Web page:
New cases: Mrs. Staffel, Pilar Lobo, and presumably Jose Avila's little boy. 3+127=130 cases to date.

By now, the incidence of new cases was beginning to diminish throughout the county.

Nov. 19 - No new cases. Joe Avila's baby has not flu. 130-1=129

Nov. 20 - No new cases. Guadalupe de Perez died.

Nov. 21 - No new cases. Tiby better 99.3°. Viola de Aguilar 99.3°. Yisidro Villa better. Buried Guadalupe de Perez who died at County Farm yesterday. 

The County Farm was the Orange County Hospital and Poor Farm. The Poor Farm provided housing and work for those who were unable to otherwise care for themselves. The adjacent County Hospital – at that time housed in a purpose-built 1914 neo-classical building -- cared for those who could not afford medical help elsewhere.

White Cross Drug Store ad, Santa Ana Register, 10-22-1918

Dec. 12 - Since recording the preceding the following [have] taken the influenza: Joe Avila, his wife Amelia, Henry Jose, Jr., Julian and the baby, Clarence James, Glenn Cook, his cousin about the same age (15), Mrs. Roy Cook. 9+129=138

Mrs. Roy Cook took sick this morning. Julian Aguilar had it and recovered without the doctor. 1+138=139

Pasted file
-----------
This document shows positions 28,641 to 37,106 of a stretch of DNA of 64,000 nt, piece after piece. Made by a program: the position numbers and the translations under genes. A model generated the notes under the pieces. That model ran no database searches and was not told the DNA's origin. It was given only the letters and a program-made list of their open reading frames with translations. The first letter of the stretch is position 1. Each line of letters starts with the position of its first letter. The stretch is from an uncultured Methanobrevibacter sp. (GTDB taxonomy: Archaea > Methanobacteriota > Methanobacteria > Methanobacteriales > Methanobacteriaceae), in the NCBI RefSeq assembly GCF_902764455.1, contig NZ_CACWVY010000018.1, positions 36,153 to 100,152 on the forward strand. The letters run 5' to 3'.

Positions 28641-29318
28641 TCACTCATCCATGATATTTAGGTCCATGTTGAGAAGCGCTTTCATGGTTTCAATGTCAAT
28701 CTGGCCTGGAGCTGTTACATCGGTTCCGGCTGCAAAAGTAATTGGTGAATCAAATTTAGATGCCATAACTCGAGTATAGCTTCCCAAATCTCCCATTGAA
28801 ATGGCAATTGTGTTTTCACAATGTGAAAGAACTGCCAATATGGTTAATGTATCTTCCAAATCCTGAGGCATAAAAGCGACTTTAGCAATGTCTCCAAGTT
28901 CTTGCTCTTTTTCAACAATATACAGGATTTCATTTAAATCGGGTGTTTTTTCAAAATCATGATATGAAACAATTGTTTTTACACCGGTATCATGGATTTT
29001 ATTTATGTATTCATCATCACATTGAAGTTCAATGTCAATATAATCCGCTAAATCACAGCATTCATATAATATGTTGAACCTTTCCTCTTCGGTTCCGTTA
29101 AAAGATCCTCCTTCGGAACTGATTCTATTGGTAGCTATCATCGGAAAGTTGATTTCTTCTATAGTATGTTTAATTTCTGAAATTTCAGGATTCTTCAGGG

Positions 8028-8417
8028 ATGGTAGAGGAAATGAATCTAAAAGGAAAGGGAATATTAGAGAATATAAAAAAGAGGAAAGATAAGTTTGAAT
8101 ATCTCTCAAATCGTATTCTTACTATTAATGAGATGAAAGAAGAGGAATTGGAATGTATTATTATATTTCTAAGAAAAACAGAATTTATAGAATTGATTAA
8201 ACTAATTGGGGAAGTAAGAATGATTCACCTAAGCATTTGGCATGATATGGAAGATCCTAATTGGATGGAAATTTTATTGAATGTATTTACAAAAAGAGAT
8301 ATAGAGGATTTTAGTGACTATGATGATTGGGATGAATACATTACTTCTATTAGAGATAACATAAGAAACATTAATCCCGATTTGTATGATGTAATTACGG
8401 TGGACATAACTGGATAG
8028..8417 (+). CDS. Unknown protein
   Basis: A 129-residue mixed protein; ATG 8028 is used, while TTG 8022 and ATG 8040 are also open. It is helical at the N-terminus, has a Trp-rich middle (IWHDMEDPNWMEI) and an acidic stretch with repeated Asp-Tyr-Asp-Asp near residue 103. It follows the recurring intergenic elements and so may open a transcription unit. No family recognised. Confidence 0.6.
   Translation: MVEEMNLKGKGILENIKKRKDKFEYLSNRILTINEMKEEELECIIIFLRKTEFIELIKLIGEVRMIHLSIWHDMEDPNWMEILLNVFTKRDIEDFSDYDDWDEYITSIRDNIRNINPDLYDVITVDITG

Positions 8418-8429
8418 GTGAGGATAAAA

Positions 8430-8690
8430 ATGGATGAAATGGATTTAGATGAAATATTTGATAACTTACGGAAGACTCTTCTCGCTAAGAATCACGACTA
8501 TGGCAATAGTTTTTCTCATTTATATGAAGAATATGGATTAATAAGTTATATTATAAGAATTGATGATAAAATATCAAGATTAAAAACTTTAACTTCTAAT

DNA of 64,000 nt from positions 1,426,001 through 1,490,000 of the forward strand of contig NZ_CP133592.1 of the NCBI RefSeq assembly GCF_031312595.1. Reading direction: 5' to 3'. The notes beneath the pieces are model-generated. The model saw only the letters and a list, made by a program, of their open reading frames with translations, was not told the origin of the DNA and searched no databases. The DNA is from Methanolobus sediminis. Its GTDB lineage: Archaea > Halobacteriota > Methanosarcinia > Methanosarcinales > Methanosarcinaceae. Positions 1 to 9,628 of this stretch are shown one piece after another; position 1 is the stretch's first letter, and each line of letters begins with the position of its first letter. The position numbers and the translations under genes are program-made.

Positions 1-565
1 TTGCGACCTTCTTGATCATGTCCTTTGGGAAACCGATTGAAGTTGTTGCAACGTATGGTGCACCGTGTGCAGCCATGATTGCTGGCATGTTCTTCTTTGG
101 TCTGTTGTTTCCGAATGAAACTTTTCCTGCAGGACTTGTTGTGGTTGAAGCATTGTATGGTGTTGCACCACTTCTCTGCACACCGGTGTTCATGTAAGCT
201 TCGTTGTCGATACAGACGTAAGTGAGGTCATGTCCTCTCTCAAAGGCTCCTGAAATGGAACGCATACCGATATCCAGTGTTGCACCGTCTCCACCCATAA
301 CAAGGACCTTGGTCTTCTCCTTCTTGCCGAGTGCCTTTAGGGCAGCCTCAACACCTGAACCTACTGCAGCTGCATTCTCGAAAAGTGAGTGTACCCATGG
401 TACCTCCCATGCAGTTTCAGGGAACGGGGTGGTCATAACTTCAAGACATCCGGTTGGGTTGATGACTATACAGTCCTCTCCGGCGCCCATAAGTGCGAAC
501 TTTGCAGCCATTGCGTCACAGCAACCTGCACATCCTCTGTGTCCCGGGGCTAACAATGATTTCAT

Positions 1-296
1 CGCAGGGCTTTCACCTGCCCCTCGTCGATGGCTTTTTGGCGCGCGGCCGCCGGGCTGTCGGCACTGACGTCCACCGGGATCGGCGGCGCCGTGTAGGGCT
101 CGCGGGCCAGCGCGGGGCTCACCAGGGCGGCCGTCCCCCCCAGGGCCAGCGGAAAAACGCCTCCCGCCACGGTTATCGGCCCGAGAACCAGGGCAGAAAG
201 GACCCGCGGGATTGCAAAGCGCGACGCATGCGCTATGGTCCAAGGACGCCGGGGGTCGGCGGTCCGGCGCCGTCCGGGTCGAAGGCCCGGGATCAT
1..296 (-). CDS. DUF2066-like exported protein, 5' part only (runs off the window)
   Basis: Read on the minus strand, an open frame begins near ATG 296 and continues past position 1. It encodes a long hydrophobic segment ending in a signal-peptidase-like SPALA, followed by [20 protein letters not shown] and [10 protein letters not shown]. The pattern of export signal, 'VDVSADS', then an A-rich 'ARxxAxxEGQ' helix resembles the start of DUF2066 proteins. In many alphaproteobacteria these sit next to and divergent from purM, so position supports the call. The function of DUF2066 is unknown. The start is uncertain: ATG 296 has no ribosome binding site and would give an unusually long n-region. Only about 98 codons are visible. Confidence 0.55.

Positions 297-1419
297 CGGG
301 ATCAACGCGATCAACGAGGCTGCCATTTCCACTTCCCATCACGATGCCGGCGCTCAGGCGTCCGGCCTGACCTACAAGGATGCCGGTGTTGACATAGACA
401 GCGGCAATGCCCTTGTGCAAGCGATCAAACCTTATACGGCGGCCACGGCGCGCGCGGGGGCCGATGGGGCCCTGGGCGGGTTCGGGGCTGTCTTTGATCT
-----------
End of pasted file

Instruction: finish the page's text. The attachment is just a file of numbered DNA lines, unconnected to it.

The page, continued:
Dec. 22 - Sunday - Pedrito Oyharzabal sick with flu last Sunday, had pneumonia about four days. Yesterday at 5 P.M. Temp. 103 4/5°. Resp 40. Pulse 128. Better today. 

Bennie Forster, three in section house. Polly Lopera (Wilson), Mrs. Congdon and Jack Congdon 8+138=146

By the middle of December, many of Southern California’s bans on public gathering were lifted – just in time for the holidays. At Mission San Juan Capistrano’s heavily attended 8:00 a.m. Christmas morning Mass, the congregation presented O'Sullivan with a generous gift "in gratitude for his faithful work during the influenza epidemic." (Santa Ana Register, 12-27-1918)

Jan. 8 - Since last, the following have had the flu -- Walter Congdon, Antonio Saragosa, Dominga Saragosa and the mother (in section) 146+4=150. 

Teodoro Belardes very low with pneumonia.

Jan. 10 -- Teodosio Belardes died today.

Jan. 15 -- Marcos Forster, sick on the 13th. Modesta Rios and Filomena de Ricardes same day. Frank Rios yesterday. 4+150=154. Today Frank Rios 104°.

Here the transcription ends. It would be fascinating to know what else O’Sullivan may have noted in his journals in the waning days of the epidemic and, indeed, throughout the rest of his time in San Juan Capistrano.